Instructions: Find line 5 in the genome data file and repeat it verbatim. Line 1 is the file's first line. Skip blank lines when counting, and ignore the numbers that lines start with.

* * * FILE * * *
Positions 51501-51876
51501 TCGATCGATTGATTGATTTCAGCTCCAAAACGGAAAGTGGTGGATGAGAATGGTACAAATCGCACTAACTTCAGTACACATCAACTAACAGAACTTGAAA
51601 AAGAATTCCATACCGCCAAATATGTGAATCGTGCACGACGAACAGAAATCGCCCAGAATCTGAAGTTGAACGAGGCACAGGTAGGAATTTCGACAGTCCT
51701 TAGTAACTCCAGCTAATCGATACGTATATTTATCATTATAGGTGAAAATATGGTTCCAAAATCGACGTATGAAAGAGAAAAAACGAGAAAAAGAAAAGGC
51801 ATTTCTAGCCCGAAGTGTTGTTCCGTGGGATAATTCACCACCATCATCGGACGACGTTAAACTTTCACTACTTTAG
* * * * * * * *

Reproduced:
51801 ATTTCTAGCCCGAAGTGTTGTTCCGTGGGATAATTCACCACCATCATCGGACGACGTTAAACTTTCACTACTTTAG